there’s a silver lining buried in here somewhere

The phrase “going to Hell in a handbag.” Now that I think about it, I’m not entirely sure what it means. Sort of like the phrase “built like a brick shithouse.” I used to say that a lot until I realized that nobody I said it to seemed to have heard it before, or to know what it meant. Then I realized that I didn’t really know what it meant and that I should probably stop referring to people as shithouses (even if they were the swanky sort made from brick).

So, I may not be entirely clear on what this means, but I feel like my life for the past week has been “going to hell in a handbag.” I was plugging along so well, and suddenly, everything seems to be going not quite right. My inability to manage real life (like an adult) is mostly to blame. And, as usual, I’m free to tell you ALL about that. Some outside forces, having to do with work and/or people who may read words published on the internet are also to blame, and you will NOT be hearing about those on here. (But don’t feel too sad. Probably it’s all my fault in a roundabout sort of way anyhow. It usually is. I’m just full of excuses.)

Here’s a story to illustrate how I can’t manage my life:


This is, by no means, an attempt to keep up with the rest of the world. Both of my parents already have iphones AND ipads AND laptops. I’m clearly so far behind that I will never win this race. Also, I can’t figure out how to get my current phone off of a permanent vibrate setting even though I’ve had it for four years; I will clearly never be able to use half the functions of a smartphone. I just needed to change phone plans and realized that it would be more work to cling desperately to my dumphone than to join the rest of the 21 century.

Step 1: I don’t know how to do anything with electronics, so I thought I’d go to Best Buy and make them do it for me.  I walk into the store and say, “I want to change from carrier A to carrier B and I want to buy phone X.” I had at least done some cursory research about this.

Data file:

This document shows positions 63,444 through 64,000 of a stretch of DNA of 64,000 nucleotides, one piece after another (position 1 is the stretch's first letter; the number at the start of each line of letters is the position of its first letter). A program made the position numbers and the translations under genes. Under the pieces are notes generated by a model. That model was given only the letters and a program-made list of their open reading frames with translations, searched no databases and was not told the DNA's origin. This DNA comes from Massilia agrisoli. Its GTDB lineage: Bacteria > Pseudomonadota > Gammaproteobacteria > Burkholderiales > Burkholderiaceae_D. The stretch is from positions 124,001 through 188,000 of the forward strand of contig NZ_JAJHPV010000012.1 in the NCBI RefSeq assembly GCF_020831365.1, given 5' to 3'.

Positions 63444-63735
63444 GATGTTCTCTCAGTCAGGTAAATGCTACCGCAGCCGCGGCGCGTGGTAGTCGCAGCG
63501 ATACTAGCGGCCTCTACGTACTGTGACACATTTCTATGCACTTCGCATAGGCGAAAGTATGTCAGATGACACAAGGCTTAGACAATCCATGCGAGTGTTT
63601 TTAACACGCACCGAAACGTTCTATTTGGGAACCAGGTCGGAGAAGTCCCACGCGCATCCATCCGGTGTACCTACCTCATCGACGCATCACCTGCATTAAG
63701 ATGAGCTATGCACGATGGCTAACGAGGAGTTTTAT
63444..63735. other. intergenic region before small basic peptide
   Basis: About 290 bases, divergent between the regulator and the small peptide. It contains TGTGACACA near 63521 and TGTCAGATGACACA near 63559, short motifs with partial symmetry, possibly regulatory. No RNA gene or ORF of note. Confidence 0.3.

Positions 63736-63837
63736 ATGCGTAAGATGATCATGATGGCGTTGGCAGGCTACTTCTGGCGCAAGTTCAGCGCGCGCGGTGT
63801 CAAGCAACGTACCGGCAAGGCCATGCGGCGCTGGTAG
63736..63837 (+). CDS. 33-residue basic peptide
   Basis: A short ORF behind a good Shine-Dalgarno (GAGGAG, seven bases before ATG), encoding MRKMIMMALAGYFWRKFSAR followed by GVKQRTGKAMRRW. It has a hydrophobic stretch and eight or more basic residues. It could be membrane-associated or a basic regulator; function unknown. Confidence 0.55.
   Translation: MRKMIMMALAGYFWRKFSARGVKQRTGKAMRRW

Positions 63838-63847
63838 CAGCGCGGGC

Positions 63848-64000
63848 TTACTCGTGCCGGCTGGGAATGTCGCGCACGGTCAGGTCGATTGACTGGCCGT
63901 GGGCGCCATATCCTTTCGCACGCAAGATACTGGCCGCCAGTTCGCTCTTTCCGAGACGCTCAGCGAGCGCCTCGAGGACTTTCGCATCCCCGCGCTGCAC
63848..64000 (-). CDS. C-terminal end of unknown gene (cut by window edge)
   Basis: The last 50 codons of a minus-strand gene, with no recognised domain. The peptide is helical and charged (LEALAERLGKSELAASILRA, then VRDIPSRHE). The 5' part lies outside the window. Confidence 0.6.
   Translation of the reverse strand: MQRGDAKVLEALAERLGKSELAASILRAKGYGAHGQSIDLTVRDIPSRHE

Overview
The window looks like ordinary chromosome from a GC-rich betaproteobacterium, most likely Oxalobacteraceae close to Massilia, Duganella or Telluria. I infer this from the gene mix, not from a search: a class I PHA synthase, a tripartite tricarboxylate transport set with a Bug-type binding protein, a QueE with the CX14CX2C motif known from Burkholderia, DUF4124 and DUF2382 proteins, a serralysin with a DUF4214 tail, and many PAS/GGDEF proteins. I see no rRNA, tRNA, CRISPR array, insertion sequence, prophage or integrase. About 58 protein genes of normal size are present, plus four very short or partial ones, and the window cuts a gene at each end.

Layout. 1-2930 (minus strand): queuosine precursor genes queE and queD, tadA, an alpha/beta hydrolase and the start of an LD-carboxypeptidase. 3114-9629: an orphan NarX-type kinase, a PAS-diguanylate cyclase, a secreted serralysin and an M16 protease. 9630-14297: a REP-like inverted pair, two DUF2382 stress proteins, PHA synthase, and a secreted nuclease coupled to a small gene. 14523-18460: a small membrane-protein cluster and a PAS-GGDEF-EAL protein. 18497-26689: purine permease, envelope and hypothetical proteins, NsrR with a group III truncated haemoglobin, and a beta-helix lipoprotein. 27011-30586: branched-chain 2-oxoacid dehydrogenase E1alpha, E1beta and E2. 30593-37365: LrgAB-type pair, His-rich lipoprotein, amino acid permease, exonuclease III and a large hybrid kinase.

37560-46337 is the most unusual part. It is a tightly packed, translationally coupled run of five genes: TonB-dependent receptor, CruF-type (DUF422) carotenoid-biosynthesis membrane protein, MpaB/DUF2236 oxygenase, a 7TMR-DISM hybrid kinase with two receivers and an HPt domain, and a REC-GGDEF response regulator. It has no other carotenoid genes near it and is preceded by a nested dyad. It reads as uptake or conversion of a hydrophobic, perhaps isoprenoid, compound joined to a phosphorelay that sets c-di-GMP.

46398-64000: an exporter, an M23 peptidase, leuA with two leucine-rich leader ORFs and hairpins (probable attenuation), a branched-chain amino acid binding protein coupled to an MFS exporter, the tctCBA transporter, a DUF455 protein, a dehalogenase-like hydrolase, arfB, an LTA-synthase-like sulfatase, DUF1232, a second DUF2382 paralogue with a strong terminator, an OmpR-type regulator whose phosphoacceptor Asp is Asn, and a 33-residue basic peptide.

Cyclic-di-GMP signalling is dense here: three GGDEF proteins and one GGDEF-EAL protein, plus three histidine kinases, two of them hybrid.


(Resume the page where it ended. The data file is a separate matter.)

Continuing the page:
Best Buy guy says, “We don’t have phone X, but phone Y is just as good and only a little more expensive.” I waffle a little bit, but get talked into it. As he’s ringing me up, Best Buy guy informs me that he can’t actually connect the phone for me, but that it will only take me two seconds to do on my computer. I immediately forget the reason he can’t connect me, but remember that it seems legit. Then I have the panicked thought on the way out of the store that my mom is going to ask me why they couldn’t connect my phone and judge me when I can’t tell her, and I think that I should pay more attention when people talk to me.

Step 2: That night, I try to connect my phone but keep getting various error messages. I do this for an hour and a half. I hate talking on the phone, but I eventually call customer service. Apparently, they don’t answer the phone at ten thirty p.m. I give up and go to bed.

Step 3: I call customer service at SEVEN THIRTY the next night, and they answer. The guy I end up talking to is German, or possibly speaking to me from underwater. I have to ask him “WHAT?!” about 70 times. This is only compounding my hatred of talking on the phone. Mr. Marbles-in-his-mouth informs me that the Best Buy Guy has sold me a phone that does not support the carrier that I TOLD HIM I WANTED TO SWITCH TO. I’m furious. I go rant to Roomie about it, and she says, “Yeah, I thought as much when I saw the box. But I wasn’t going to say anything.” Guys, my best friend is mean and unhelpful. (Just kidding Roomie!) But really, she’s probably just trying to make me learn to do grown-up things on my own.